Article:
Ives argues that, if you want to understand why the world thinks the way it does today, you must consider the relevance of the Reformation. He sets out to tell the Reformation story in light of recent scholarship, from the bottom up. He concentrates primarily on England.
The first section of the book looks at religion before the Reformation and what Christianity meant at the grassroots level. He describes a typical service, relates religious activities and customs, and what biblical texts were available.
The second section looks at the context and character of the Reformation in Europe. He identifies the main participants, what the issues were, and what changes were seen in Spain, Italy and France.
The final section investigates the governmental and local responses in England, as well as what had and had not been achieved towards the end of the sixteenth century. He reviews Henry VIII's reformation, the ensuing protests, enacting The Book of Common Prayer, changes in belief and practices by the time Edward VI died, return to Catholicism under Mary, persecution and the resulting martyrs, Protestant survival, Protestant Elizabeth, the hybrid church with Reformed doctrine but traditional Catholic structure, puritans, the impact of the accessibility of the Bible in English, and other consequences of the Reformation.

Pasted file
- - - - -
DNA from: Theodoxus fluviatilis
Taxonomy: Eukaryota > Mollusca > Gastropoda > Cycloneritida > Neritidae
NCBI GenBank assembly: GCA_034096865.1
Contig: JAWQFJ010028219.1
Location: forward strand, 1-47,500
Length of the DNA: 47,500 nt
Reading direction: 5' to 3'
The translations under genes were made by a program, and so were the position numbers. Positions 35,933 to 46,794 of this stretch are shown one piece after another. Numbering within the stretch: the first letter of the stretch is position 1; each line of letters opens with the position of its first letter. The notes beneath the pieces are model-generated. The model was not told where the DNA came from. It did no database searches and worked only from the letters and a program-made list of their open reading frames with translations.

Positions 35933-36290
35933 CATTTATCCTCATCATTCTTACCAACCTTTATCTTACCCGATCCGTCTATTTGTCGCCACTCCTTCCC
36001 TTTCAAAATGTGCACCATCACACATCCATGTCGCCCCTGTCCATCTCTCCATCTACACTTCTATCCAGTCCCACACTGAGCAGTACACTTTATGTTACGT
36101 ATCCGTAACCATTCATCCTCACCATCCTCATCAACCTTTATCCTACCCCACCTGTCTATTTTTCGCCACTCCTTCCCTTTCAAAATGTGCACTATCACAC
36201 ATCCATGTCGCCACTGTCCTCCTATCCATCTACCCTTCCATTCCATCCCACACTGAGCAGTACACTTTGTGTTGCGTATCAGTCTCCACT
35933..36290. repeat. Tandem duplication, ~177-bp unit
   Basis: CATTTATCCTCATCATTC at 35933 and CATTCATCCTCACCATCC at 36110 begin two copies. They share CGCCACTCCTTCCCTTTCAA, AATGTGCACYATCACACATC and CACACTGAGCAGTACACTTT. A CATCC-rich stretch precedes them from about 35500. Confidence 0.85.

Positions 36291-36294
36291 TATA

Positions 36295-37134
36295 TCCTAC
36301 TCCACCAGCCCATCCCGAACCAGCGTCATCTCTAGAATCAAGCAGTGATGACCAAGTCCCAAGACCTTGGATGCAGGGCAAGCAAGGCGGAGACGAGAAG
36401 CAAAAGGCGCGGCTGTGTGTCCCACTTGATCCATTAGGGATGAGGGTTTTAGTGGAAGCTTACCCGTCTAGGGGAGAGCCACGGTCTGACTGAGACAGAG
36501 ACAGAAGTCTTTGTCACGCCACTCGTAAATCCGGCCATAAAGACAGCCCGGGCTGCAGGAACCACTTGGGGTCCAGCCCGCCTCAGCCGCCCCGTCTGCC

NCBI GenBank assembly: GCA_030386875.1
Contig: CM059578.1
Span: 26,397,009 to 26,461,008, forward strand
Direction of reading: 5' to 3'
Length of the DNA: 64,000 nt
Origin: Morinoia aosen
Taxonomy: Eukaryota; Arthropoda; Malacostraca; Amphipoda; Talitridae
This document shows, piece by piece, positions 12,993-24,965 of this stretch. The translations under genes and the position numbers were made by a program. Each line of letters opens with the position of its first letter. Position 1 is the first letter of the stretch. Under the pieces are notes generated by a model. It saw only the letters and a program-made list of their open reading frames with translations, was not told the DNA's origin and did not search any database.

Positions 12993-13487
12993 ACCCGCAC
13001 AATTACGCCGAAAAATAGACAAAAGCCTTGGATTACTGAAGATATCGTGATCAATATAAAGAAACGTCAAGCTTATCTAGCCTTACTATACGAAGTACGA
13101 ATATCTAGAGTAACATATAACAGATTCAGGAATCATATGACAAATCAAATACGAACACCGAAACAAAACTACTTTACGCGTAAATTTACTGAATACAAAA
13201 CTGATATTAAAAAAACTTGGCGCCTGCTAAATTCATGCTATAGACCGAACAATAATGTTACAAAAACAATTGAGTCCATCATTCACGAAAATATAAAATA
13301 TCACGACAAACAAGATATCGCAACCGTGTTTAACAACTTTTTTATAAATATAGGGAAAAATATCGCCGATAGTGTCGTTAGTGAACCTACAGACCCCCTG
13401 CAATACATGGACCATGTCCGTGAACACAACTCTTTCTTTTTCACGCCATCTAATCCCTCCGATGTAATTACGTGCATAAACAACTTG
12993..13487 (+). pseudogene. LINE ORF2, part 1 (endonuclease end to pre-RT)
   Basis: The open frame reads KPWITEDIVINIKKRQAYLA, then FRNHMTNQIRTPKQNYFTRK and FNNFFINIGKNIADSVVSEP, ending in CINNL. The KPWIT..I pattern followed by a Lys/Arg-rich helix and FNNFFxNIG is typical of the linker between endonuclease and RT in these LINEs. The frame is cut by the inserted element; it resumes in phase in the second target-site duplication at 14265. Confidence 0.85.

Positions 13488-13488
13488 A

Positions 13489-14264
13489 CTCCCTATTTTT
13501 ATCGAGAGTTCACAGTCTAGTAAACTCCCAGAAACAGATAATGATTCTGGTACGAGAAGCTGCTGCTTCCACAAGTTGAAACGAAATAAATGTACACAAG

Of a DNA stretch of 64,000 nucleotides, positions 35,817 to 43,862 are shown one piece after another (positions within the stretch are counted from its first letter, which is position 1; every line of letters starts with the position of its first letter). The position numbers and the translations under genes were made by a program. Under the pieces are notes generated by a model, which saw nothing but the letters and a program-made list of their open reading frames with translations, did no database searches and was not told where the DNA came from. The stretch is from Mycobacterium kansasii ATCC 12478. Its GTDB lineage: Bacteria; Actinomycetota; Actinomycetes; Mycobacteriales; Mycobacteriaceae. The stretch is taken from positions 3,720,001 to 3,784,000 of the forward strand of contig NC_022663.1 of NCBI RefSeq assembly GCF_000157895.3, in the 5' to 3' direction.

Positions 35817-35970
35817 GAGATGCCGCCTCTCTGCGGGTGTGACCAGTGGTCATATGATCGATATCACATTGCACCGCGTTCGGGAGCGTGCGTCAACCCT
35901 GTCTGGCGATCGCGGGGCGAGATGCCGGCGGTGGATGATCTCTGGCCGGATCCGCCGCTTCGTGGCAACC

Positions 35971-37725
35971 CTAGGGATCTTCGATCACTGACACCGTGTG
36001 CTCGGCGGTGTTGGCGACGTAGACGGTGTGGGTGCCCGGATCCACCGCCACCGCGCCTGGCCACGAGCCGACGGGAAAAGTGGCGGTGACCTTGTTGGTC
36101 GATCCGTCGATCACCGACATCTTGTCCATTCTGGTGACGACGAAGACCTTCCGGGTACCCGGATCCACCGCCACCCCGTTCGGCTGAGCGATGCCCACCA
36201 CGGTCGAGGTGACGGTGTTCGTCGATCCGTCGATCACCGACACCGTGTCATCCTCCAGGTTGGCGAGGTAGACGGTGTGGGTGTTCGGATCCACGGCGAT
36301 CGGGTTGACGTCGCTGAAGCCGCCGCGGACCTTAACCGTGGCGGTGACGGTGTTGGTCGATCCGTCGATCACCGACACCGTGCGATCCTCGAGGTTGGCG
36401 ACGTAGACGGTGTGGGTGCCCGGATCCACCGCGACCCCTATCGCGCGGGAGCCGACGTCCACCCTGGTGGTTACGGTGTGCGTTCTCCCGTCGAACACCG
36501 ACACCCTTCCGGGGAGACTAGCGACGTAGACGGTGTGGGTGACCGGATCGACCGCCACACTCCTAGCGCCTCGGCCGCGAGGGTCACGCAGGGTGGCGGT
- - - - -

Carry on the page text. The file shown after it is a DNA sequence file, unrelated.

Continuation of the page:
I really appreciated Ives' concentration on what the Reformation meant to individual Christians in England. He helps us understand the differences in worship experiences and religious practices. I usually read books on the Reformation that deal with doctrine and belief. This book is a refreshing change.
While there is some information included regarding the Reformation on the continent, Ives certainly concentrates on England. Anyone wanting to understand Christianity in England during the sixteenth century will find much to appreciate in this book.
Eric Ives is Emeritus Professor of English History at the University of Birmingham, and an expert on the Tudor period. He is the author of Life and Death of Anne Boleyn and Jane Gray: A Tudor Mystery. He died in the fall of 2012.
Kregel Publications, 320 pages. Publisher's product page.
I received a complimentary copy of this book from the publisher for the purpose of this review.